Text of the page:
Apple has published a list of the top 10 reasons why it rejects apps from the App Store, in order to help developers prepare for its tough review process.
As Microsoft knows, keeping an app store clear of misleading or half-baked apps isn't easy. To clean up its young Windows Microsoft Store, the company this week gave removed 1,500 misleading apps that didn't comply with its current policies.
While Microsoft has perhaps been too lax in the past, Apple has gained a reputation for being tough — being at times overly picky and vague about its reasons for rejecting apps, with some decisions giving rise to the occasional conspiracy theory that Apple rejects apps to protect its payments turf or steals features from apps it's barred from the store.
Apple has now shed some light on reasons for common app rejections with the list, to be updated monthly. According to the company, it's meant to help developers prepare before submitting their creations to Apple for review. The list also highlights the lengths Apple goes to curate its store.
While it might help clear up some the small things developers forget before submitting, there are loads of reasons why Apple rejects apps, some clear and others not so transparent.
For example, the top reason for apps rejected in the week prior to 28 August was "more information needed". While it's a fairly vague reason, Apple notes in its "incomplete information" guidance that developers need to provide a valid demo account username and password if their app has features that require signing in. Other items under the list include providing up-to-date contact information.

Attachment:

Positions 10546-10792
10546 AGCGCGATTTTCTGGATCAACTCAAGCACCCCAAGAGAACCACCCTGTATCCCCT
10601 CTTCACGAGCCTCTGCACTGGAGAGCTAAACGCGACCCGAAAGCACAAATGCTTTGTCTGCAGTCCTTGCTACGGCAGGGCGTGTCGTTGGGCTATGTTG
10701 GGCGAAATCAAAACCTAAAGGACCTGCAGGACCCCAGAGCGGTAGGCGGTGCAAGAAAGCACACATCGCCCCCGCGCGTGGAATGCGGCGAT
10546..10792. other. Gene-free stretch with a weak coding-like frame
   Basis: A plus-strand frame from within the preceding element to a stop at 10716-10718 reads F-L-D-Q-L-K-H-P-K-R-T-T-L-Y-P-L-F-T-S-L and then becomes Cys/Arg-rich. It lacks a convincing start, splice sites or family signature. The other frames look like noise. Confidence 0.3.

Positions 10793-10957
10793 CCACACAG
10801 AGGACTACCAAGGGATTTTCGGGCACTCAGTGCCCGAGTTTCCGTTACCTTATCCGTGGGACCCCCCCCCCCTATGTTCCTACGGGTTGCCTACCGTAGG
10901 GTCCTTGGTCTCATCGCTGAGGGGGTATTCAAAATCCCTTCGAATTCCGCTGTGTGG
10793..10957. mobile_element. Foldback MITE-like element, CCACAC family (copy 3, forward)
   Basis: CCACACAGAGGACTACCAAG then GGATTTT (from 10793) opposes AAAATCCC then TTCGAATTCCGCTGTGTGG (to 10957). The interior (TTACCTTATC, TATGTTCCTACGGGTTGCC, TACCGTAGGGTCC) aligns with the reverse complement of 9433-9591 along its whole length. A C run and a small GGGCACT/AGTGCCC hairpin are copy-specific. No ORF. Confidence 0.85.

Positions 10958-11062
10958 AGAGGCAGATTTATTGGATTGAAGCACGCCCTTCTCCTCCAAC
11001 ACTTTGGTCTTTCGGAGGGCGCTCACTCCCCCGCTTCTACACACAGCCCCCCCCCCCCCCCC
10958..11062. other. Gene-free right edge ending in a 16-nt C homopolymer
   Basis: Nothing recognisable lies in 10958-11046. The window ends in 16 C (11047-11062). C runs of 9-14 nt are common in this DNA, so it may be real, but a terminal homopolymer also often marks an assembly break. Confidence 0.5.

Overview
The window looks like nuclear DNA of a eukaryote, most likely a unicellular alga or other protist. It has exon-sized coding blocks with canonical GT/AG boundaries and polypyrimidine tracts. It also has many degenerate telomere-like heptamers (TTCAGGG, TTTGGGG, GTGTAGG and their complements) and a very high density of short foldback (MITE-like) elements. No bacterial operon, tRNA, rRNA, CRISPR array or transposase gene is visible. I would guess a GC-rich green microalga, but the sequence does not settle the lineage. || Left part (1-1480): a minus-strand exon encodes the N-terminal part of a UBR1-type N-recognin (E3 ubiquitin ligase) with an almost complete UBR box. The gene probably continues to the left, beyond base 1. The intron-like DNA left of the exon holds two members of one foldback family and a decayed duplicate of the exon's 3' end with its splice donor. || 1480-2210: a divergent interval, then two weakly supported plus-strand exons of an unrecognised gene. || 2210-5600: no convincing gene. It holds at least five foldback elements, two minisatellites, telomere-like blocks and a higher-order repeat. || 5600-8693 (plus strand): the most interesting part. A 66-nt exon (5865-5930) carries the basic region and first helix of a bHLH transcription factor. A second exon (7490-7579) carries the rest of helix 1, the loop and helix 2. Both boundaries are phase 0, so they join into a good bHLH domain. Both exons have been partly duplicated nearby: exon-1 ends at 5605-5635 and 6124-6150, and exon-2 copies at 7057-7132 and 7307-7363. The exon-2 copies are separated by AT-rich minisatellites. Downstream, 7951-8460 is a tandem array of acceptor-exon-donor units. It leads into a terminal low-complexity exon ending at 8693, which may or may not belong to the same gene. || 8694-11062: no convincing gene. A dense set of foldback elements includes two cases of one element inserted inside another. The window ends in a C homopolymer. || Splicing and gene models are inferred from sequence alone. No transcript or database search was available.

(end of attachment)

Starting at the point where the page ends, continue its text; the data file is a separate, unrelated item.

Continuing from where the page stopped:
The second most common reason for rejection was "apps that exhibit bugs", followed by apps that don't comply with Developer Program License Agreement — the one Apple updated recently to prevent HealthKit app developers from selling user's health information to ad networks and data companies. The fourth reason was apps with overly "complex or a less than very good" user interface. Together, the top four accounted for 36 percent of rejections.
Some of the main issues that may be familiar from Microsoft's recent tackling of its Windows Phone Store and Microsoft Store come in after that.
Five percent of rejections were for "apps with names, descriptions, or screenshots not relevant to the App content and functionality" and five percent for "apps that contain false, fraudulent or misleading representations or use names or icons similar to other apps will be rejected".
And while Google has set a pattern of releasing products that can seem to be indefinitely in beta, Apple rejects any apps that are beta, trial, or test versions.
The top 10 reasons account for 58 percent of rejections, while "other" reasons each at less than two percent make up the remainder.